Guanidinoacetic acid as a feed supplement for poultry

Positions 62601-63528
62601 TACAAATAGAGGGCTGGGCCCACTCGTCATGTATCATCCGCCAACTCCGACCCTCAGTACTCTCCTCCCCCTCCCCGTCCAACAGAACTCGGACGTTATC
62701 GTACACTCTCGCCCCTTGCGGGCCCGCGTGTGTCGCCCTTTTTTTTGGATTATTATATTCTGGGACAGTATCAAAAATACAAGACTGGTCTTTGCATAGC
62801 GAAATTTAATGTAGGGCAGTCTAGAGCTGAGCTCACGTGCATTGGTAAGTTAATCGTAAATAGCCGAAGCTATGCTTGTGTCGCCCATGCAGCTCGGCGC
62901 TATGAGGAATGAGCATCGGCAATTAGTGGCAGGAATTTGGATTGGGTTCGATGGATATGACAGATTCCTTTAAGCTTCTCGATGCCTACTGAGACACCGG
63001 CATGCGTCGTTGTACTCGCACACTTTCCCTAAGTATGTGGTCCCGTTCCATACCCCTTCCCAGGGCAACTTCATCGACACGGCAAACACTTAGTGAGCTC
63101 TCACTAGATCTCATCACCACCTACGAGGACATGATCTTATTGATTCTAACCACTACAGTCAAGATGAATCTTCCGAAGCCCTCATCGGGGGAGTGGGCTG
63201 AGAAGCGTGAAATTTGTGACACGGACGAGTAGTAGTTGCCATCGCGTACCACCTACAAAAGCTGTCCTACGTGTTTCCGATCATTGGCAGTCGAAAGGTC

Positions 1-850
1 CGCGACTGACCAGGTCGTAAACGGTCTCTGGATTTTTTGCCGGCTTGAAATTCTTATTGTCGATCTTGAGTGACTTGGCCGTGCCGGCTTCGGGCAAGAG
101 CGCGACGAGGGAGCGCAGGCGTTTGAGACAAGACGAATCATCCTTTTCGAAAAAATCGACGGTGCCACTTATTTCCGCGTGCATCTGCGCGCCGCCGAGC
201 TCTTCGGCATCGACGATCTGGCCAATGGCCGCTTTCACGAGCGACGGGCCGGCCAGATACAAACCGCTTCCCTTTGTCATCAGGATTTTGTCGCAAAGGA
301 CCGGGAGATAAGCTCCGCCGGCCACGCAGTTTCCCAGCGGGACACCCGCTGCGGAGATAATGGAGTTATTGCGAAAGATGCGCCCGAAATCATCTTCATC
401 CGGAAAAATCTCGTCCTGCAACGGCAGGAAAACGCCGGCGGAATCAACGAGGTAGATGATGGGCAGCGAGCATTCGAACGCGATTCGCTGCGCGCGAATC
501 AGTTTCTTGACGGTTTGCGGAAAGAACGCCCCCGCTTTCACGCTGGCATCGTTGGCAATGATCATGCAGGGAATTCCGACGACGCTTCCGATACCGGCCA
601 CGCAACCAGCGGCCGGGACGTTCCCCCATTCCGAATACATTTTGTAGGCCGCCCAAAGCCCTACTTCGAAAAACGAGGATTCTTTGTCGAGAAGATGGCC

Guanidinoacetic acid (GAA) is immediate substrate for biosynthesis of creatine (CREA). The phosphorylated form of CREA serves as a rapidly mobilisable reserve of high-energy phosphates in skeletal muscle to recycle adenosine triphosphate (ATP) and replenish cellular energy levels. Aside from improving energy utilisation, GAA possesses several features which further enhance its value as a feed additive for poultry. The feed supplement has good thermal stability, which allows it to be safely used in pelleted diets. GAA has high bioavailability, is cost-effective, and spares dietary arginine (ARG) and energy. Its digestion and absorption is similar to other amino acids, although there are some interactions. Supplementation with 0.6–1.2 g/kg can increase muscle CREA by 14–21%, respectively. Levels of utilisation (retained in the body vs. intake) of between 76.2% and 100% have been reported in arginine deficient diets, while this declines with higher arginine supplementation. Meta-analysis has shown that GAA supplementation improved FCR in a dose dependent and rather linear manner. Linear regression of the FCR data for GAA doses between 0.6 and 1.2 g/kg suggested 4.5 and 8.8 points improvement, respectively. The efficacious ARG sparing activity of GAA is an important feature, since birds are not able to synthesise ARG and are exclusively dependent on dietary sources of this amino acid. GAA has several other proven benefits, including improving fertility and semen quality, stimulating muscle growth through cell-signalling processes, and ameliorating bone growth and development. Optimal inclusion levels of 1.4 g/kg GAA have been reported for supporting fertility in birds.